|INJECTION No. 2, June 2015|
So grand is the scope of this “ongoing series” by “Image Comics” that it is arguably abundantly clear that twenty pages is simply not enough room for writer Warren Ellis to house even a single instalment of his narrative. Not and have it make a satisfying and understandable read at any rate. For Issue Two of “Injection” contains so many characters and highbrow concepts that it is plainly impossible for the English author to do any of them much justice when they are all so tightly crammed within so restricting a publication.
As a result much of this issue simply and disappointingly provides the reader with little more than a fleeting glimpse of most of the title’s supporting cast. Indeed the vast majority of the five (former) members of the Cross-Cultural Contamination Unit appear for but a handful of panels at best, as the Eagle Award-winner desperately tries to simultaneously progress each character’s very personal journey back to the side of Professor Maria Kilbride.
Fortunately however Ellis does provide Simeon Winters, a slick-looking well-dressed British Foreign Office serviceman who “kills foreign people”, with abundant ‘screen time’ and as a result ‘injects’ this mysterious yet lack-lustre storyline with some much needed action, suspense and excitement. In fact the spy’s somewhat botched assassination mission within the “Ambassade De Gran Bretagne” building is both humorously written by the Essex-born Englishman and scintillatingly well-drawn by Declan Shalvey.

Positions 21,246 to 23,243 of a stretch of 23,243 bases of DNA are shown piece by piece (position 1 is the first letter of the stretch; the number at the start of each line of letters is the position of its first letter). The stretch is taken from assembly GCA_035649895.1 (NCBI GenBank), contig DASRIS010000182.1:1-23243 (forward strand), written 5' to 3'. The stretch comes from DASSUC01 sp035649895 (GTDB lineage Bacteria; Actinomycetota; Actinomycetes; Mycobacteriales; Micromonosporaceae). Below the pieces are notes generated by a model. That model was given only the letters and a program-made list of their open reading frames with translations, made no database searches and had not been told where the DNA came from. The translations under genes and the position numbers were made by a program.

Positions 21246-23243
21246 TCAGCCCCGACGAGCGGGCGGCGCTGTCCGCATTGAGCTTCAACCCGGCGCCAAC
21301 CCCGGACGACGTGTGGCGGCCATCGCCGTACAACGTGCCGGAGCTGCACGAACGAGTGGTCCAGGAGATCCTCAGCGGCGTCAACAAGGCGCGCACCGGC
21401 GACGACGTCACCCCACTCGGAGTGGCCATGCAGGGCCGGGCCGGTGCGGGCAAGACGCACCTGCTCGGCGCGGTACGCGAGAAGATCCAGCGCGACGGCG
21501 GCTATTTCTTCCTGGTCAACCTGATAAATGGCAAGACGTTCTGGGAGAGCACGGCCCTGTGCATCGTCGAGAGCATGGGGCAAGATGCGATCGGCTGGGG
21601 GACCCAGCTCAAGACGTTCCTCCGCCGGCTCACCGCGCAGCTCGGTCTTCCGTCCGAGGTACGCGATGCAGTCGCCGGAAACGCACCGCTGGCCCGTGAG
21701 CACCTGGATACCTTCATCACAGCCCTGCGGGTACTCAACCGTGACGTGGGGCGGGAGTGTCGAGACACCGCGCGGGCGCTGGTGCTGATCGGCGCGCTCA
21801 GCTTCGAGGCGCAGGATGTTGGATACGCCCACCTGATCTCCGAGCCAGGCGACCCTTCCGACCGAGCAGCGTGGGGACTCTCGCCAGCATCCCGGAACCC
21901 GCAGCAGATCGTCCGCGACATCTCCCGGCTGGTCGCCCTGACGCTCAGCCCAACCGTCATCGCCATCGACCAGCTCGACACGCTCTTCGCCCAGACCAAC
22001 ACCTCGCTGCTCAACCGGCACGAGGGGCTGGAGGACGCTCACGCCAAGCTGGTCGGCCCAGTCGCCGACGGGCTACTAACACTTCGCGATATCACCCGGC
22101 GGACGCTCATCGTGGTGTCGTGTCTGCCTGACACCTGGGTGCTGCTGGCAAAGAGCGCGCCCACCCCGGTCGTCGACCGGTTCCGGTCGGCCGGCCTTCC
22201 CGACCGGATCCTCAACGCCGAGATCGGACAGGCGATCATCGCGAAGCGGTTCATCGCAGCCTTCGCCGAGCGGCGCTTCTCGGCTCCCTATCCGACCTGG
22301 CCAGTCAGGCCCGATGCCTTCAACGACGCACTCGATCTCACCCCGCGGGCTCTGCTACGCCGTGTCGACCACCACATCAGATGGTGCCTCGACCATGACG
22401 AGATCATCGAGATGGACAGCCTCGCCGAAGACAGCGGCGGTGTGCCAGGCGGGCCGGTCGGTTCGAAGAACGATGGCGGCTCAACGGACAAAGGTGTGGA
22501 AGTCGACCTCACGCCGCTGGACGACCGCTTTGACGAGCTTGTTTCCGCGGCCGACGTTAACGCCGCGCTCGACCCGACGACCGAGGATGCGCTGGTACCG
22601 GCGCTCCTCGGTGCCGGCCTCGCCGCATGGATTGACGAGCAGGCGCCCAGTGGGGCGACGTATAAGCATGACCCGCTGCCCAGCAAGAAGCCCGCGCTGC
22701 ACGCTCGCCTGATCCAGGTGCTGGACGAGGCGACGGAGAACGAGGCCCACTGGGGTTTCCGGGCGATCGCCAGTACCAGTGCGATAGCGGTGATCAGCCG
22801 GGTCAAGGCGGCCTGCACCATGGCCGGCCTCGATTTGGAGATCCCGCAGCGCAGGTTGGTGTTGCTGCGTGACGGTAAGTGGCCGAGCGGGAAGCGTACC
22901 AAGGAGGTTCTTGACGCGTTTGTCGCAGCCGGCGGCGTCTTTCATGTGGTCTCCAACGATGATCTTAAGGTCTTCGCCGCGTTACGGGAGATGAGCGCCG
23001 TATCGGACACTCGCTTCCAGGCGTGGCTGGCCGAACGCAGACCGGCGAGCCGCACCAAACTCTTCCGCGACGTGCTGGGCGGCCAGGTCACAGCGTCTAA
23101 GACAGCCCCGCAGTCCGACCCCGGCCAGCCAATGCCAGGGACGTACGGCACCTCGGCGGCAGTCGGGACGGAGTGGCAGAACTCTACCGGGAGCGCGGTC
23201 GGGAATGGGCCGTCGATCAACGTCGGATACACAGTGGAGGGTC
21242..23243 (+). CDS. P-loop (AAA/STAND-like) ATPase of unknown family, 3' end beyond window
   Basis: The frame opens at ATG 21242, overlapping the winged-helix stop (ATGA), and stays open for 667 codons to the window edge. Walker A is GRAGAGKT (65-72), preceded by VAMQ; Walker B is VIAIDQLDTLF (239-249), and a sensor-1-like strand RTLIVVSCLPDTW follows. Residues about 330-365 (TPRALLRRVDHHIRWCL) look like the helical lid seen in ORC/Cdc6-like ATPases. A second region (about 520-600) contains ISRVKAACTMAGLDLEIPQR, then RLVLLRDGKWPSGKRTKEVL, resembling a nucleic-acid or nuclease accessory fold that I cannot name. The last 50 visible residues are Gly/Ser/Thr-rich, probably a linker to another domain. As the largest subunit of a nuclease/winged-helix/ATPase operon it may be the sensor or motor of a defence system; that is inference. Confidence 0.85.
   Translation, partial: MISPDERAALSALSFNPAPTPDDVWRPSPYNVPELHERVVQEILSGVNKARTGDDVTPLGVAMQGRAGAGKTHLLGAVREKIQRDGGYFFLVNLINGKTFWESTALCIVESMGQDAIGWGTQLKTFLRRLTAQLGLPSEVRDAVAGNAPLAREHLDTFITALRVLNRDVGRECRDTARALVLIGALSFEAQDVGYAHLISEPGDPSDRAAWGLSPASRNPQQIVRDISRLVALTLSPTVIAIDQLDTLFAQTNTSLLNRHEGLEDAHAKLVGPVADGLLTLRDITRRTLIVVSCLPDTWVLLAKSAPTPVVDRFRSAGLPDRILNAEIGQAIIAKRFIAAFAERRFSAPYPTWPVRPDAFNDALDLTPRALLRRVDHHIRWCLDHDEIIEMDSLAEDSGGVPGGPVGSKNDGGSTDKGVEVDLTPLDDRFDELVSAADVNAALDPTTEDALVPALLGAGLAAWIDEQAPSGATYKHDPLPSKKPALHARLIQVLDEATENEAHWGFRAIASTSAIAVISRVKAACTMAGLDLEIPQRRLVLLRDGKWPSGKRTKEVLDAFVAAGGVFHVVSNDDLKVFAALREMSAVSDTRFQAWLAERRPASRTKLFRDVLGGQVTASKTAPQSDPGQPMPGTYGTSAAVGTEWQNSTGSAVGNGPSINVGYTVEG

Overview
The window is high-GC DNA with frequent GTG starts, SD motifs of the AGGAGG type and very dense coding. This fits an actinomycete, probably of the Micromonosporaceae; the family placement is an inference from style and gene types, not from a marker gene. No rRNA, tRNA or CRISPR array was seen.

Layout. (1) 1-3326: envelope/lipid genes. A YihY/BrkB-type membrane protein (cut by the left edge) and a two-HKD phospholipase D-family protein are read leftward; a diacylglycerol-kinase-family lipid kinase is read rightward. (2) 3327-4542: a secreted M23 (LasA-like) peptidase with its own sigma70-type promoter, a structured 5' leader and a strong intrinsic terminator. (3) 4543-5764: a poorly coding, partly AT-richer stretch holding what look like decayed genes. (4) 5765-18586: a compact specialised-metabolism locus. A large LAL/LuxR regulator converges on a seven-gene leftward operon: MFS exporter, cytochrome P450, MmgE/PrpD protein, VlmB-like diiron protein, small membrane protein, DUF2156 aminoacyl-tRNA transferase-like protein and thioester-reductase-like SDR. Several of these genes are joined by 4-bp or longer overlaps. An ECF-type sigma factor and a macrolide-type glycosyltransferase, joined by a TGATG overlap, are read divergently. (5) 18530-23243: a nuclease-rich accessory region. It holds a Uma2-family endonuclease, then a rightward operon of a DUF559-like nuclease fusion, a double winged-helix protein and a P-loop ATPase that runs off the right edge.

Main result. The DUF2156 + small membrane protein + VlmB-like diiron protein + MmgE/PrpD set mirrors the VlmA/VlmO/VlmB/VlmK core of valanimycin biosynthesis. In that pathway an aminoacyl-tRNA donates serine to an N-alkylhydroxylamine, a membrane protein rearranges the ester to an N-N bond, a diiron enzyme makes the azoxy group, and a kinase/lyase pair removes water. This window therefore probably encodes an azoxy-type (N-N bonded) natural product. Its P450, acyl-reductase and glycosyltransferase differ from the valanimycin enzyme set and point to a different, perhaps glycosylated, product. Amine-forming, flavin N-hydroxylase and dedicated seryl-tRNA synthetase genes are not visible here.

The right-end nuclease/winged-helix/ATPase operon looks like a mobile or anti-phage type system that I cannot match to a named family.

Admittedly a lot of the action is strikingly similar to the creative duo’s work on the “Marvel Worldwide” 2014 superhero comic book “Moon Knight”, even down to the bald bearded three-piece suited killer’s murderous use of a handy telescopic baton. But when the drama is this utterly insane and breathlessly violent, with Winters being mercilessly hurled into furniture and ceilings by a “huge” bodyguard before becoming involved in a vicious knife-fight, such a petty qualm can easily be forgiven. Perhaps even doubly so when the introduction of the ‘gun-carrying strategist’ clearly seems to have galvanised the Irishman’s pencilling, provided colorist Jordie Bellaire with the opportunity to rather impressively use different palettes to 'highlight' bygone-based scenes and finally allowed the reader to immerse themselves in Ellis’ re-energised writing.
|The 'Haunted' variant cover art of "INJECTION" No. 2 by Declan Shalvey|